Sources of Insecurities

When I was in LA last week, I had breakfast with Nick Grouf. We’ve been friends for 20 years and, while we don’t see each other often, it’s the kind of friendship that immediately lets you talk about deep, interesting things with almost zero foreplay.

At a small Coffee Bean coffee shop in Hollywood, with a music track from our childhood playing over and over again (I’ll spare you the track so it doesn’t get stuck in your head also), we ended up in a discussion about sources of insecurities.

Nick made the assertion that unless you fundamentally don’t feel safe on this planet (e.g. you experienced death of a child or were raped as a kid), there are two primary sources of insecurities.

Either:

  1. You don’t feel lovable or
  2. You feel like a fraud

We then went through a list of people we knew and tried to come up with another primary source of insecurity. Nick was clear that his source of insecurity is that he doesn’t feel lovable. We quickly were able to label a few of our good friends this way. The second – you feel like a fraud – is widely understood and expressed through the startup community as imposter syndrome. We bounced around this for a little while and then went on to the next topic.

But, this stuck with me. While I’ve never struggled with either of these, like all other humans I know, I definitely have some insecurities.

As I pondered this, I came up with the notion that my insecurities are driven by my feeling of being overly responsible for things, especially those I am not responsible for, and cannot impact in any way. This was one of the sources of my first major depression in my 20s and over the years has resulted in multiple situations where I’m completely worn myself out trying to “fix things” that were broken.

At 50, I’ve mostly let go of this. I rarely find myself in a situation where I feel like I’m being overly responsible for something I shouldn’t be, or cannot impact. I also rarely feel insecure anymore, although I attribute that more to me working on the issue, rather than just aging out of the emotion.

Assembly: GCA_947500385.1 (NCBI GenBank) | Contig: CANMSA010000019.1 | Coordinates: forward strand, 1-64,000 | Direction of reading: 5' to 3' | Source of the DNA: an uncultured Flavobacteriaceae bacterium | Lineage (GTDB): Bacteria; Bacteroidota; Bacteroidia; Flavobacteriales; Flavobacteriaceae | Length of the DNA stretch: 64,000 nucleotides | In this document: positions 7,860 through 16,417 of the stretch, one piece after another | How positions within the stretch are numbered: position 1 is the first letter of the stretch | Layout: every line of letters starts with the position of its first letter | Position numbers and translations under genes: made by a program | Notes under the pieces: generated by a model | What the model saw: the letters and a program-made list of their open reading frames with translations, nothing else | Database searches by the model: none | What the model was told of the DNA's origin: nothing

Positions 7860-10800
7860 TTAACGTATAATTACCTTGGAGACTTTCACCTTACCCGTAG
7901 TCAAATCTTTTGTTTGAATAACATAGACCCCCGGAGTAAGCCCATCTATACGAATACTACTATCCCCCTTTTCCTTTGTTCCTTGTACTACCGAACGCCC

There’s a cliche in business that you should always try to surround yourself with people who are smarter and more capable than you are. I’ve never felt like it was a very nuanced cliche, as different people have very different strengths and weaknesses and the “more capable” person is going to be very context specific.

As we were talking about sources of insecurities and this cliche came up, Nick made a different suggestion which I hope is either a cliche or will become one. It’s that when you are in a foxhole in battle, you want the person with the strongest arm to throw out the grenade.

Ponder whether one of these sources of insecurities apply to you. I’d love to hear if you think there are other fundamental sources of insecurities. And, when you are next sitting with your team (regardless of your role), observe whether the person with the strongest arm is throwing the grenade out of the foxhole.

  • Maybe what I’ll share here is a different layer/level, but I think most bad behavior we see in business is the result of more basic, immediate insecurities — financial (do I have enough to provide for my family?); career (will I be promoted or make partner); reputational (will people think i’m smart or successful?), and so on. I agree with you we all have insecurities, and your post goes to a deeper level, but I think what most people see as a “root” are more basic.

  • What if we looked at Maslow and looked for deeper ones. His building blocks are:

    1. Biological and Physiological needs – air, food, drink, shelter, warmth, sex, sleep.

    2. Safety needs – protection from elements, security, order, law, stability, freedom from fear.

    I can see how your first point, feeling unlovable can tie back into all of these. But feeling like a fraud is different.

    Fear is an incredibly complex and powerful emotion. It is core to being human, and hard wired into our fight or flight physical/psychological survival instincts. We see it manifested in so many different ways. I might change the second one to “You Feel Fearful”.

    • “Your Feel Fearful” is a good generalization of imposter syndrome, where you feel like a fraud and are “afraid of being found out for what you really are, or at least think you are.”